Embellish on having never been in this position?

To keep it brief, I set a job up wrong. [... .]
I’m feeling bad because I feel responsible for [... .]
It seems like a pretty big gaff. Especially because the order seems substantial and someone lost a job.

It might seem trite but sometimes when I've made a mistake, I try to remember we're only human--all humans sometimes make mistakes. Even if it seems we're in a position of authority--that doesn't stop people from making mistakes. Maybe it's just that we feel more responsible because there's a bigger price tag on the work? We do feel rightly responsible for good reason because more people tend to follow you when you become more senior. If more people are following more processes you're doing, then if you make a mistake, of course you'll feel there's more consequence out of it. Blessed are the leaders (even if you're not a "Lead" on a particular team).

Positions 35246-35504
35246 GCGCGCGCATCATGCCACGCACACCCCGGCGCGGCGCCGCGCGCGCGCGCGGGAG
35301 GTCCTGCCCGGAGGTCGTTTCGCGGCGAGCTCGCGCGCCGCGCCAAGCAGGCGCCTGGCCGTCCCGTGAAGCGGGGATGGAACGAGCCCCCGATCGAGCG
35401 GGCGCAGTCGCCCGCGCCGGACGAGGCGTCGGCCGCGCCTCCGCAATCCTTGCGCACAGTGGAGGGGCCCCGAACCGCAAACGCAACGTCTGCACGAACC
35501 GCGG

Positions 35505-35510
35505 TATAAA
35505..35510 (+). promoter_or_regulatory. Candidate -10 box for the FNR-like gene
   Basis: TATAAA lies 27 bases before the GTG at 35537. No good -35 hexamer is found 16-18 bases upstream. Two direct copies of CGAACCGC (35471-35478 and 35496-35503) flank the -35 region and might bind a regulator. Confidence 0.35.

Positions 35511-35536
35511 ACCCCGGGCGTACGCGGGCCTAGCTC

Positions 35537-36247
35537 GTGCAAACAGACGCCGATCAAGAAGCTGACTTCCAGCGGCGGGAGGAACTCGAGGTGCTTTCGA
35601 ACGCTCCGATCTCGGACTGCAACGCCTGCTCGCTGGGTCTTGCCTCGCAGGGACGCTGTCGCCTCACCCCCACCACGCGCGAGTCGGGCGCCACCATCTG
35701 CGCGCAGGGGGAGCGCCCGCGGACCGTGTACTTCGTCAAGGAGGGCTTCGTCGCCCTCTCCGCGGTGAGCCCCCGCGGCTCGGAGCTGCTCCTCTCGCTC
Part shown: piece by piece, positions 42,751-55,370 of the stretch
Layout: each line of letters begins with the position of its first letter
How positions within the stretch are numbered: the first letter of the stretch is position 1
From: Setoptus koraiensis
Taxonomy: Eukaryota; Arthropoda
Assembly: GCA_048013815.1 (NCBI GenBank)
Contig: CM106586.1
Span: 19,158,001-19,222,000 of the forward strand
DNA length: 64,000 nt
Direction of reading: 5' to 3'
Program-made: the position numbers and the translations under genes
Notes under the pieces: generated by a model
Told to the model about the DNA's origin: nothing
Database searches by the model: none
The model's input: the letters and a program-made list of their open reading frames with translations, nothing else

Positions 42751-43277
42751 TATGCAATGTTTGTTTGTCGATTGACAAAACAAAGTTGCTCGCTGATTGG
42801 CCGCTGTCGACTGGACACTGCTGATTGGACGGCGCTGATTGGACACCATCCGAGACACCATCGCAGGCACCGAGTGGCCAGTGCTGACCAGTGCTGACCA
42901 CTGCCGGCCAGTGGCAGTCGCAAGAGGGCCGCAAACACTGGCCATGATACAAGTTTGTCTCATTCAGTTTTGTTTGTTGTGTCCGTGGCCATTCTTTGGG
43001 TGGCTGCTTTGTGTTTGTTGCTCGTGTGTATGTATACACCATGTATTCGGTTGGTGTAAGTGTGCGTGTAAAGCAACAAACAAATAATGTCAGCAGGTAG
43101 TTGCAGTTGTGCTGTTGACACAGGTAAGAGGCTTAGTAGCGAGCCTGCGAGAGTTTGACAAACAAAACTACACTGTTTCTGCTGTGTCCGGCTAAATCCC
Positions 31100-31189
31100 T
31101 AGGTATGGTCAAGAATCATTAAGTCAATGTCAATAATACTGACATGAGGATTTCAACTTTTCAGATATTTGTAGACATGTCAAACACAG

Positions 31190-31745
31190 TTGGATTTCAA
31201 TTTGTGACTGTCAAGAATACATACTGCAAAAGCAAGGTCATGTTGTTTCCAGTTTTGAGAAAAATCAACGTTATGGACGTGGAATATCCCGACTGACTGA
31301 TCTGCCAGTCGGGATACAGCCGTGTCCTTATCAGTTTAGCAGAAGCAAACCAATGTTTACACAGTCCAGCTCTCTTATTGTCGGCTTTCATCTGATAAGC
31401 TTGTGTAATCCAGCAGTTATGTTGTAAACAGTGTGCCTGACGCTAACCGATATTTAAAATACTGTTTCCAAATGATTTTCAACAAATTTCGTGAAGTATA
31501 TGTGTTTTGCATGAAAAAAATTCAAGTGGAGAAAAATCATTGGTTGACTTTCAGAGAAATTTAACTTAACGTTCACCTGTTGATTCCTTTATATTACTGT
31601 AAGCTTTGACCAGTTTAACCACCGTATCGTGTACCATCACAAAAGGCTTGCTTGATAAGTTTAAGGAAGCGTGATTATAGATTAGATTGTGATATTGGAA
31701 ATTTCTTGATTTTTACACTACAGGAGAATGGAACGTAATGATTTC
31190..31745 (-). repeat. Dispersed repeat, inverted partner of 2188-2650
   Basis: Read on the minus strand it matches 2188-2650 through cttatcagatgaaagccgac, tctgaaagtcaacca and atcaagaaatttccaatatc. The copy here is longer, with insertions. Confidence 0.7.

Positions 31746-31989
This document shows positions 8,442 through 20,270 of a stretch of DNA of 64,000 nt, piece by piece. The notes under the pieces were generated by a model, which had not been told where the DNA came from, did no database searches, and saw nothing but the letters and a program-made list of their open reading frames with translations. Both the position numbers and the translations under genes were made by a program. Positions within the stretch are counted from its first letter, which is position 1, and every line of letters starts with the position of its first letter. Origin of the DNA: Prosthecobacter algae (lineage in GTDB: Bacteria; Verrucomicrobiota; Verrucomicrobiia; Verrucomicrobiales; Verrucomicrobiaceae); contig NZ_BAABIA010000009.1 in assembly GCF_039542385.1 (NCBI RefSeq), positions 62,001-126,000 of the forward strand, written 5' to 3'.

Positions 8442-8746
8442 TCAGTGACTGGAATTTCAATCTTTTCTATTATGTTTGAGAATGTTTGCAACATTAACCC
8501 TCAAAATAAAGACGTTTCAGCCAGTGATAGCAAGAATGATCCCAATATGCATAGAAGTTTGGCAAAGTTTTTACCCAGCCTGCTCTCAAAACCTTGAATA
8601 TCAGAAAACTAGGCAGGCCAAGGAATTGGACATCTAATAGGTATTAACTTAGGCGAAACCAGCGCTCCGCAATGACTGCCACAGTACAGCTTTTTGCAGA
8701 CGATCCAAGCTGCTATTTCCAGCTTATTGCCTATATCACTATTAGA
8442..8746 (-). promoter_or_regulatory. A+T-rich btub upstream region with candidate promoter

Following on our previous discussion about prayer; for the worst situations--like big gaffs at work--I try to go to bible. Just post and I can share a little more on this one. 
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« Reply #12 on: February 16, 2019, 01:15:12 PM »

Hey, gotbushels. I’ve never been in this position career wise. Thanks for putting me in perspective with my comment.

Following on our previous discussion about prayer; for the worst situations--like big gaffs at work--I try to go to bible. Just post and I can share a little more on this one.

I will greatly appreciate it.
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« Reply #13 on: February 16, 2019, 09:40:16 PM »

I’ve never been in this position career wise.